However, this could not be such a thing at all because it would have been a sacrilege and Mary would have been ostracized from her people. The Law required a special blend of perfume be created for anointing the Priests, not Nard, and it had to be applied by a priest. It could not be used by anyone else. 'This is to be my sacred anointing oil for the generations to come. Do not pour it on men's bodies and do not make any oil with the same formula. It is sacred, and you are to consider it sacred. Whoever makes perfume like it and whoever puts it on anyone other than a priest must be cut off from his people.' Exodus 30: 31-33
We also must remember something else. Jesus was not a Levite; He was not of the priestly tribe. Jesus was a very special, very different priest, a priest like that mysterious character named Melchizedek, who was both a priest and a king, and who preceded the Law. Jesus was also not anointed under the Law or by men. He was anointed by God.
"You know what has happened throughout Judea, beginning in Galilee after the baptism that John preached— how God anointed Jesus of Nazareth with the Holy Spirit and power, and how he went around doing good and healing all who were under the power of the devil, because God was with him." Acts 10: 37-38.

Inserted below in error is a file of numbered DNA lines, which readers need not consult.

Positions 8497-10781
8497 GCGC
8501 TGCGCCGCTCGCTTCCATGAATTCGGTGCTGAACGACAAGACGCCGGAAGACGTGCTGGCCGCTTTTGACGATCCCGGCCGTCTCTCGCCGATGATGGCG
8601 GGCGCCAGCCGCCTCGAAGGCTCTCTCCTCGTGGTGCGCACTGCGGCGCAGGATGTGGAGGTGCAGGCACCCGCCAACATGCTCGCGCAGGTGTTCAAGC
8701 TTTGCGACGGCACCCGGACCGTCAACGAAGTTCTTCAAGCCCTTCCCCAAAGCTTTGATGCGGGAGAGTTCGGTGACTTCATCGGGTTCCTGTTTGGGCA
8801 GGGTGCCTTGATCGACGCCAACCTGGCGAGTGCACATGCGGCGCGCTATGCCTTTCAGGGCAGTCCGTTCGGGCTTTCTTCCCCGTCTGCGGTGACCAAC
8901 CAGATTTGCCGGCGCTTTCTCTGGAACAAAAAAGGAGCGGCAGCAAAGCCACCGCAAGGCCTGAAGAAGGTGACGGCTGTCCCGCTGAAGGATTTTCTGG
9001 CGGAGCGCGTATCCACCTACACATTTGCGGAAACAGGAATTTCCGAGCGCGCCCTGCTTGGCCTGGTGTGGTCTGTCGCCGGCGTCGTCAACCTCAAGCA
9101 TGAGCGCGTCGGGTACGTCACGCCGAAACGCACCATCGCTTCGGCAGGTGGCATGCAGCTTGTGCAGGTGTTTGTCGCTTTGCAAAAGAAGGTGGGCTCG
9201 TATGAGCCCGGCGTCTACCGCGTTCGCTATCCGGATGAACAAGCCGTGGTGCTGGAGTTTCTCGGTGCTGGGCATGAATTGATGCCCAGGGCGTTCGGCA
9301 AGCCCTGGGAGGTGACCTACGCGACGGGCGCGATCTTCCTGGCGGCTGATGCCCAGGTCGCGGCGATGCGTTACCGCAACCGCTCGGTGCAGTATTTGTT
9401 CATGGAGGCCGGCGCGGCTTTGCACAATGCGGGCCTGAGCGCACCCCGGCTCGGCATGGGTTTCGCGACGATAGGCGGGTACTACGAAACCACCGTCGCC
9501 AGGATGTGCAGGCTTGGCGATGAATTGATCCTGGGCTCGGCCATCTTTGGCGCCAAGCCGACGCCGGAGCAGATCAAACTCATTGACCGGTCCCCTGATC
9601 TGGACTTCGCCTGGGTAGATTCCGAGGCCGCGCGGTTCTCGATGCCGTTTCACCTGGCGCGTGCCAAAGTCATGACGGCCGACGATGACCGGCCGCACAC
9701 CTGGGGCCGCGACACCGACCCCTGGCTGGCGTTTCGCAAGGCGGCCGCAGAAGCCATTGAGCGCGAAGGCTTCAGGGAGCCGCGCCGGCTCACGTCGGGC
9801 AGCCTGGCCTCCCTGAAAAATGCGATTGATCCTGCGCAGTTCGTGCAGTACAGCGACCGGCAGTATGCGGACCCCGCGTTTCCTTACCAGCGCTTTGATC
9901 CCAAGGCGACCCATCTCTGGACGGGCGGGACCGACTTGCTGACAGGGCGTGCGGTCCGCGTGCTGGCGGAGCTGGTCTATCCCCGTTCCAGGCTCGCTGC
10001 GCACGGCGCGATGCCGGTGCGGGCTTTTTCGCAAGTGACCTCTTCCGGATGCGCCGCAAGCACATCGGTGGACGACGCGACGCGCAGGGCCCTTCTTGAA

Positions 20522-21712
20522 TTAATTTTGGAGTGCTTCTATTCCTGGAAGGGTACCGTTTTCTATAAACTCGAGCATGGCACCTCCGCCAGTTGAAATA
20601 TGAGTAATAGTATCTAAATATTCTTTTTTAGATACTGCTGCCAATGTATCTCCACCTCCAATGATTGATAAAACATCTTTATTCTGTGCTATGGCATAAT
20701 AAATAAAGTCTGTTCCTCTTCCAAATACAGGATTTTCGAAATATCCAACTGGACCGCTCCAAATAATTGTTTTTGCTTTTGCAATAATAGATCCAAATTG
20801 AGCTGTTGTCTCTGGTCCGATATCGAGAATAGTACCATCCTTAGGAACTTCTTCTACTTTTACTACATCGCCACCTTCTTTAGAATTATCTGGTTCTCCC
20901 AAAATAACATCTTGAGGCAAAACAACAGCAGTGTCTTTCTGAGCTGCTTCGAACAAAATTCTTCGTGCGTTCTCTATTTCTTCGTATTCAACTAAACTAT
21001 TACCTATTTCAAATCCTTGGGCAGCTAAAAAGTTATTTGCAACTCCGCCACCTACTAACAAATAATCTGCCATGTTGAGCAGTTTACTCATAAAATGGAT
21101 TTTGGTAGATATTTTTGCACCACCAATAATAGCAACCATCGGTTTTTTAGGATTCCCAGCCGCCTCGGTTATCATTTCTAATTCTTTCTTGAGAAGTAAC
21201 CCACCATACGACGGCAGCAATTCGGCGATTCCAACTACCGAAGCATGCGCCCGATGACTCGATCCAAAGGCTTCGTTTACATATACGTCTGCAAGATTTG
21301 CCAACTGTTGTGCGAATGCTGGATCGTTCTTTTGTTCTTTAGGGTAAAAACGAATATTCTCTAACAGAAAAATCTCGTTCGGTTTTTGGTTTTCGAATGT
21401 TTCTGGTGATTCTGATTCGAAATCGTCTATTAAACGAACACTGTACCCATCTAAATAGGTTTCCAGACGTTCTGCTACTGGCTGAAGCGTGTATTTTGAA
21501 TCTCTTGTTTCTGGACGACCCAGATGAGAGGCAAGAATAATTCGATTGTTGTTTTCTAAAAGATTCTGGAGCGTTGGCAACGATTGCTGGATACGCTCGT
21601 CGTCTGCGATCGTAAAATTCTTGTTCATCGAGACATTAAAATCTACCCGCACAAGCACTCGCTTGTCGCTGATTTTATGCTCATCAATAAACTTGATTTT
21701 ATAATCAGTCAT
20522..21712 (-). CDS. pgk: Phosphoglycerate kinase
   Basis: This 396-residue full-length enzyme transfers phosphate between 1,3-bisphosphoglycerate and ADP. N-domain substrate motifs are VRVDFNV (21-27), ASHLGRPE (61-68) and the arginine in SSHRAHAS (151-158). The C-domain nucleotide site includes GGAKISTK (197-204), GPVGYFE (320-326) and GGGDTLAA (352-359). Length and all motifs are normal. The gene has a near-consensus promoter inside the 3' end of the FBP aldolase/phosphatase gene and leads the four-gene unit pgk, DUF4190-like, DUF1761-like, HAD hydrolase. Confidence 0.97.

There is, I suppose, a case to make that this was an anointing of Jesus as King. Nard was used by royalty and was used to anoint kings. But it had other purposes more germane to this circumstance.
One purpose Nard served was as a perfume sometimes included as part of a Hebrew maiden's dowry. Tradition would have it used in this manner: the bride would take her container of perfume, break it open and pour the contents on the bridegroom’s head and feet. (The use of perfume in a dowry and for anointing the bridegroom was fairly common in the Middle East throughout history. It was practiced in Ancient Egypt and perhaps this is where the Hebrews adopted it. Even today it may be found practiced in some Muslim cultures.) Mary having this expensive container of Nard may indicate she was unmarried and had this in her "hope chest" for when her betrothal occurred. She was willing to sacrifice part of her dowry then on Jesus, somewhat as a symbolic act of being wed to Him as the Church was to be the Bride of Christ.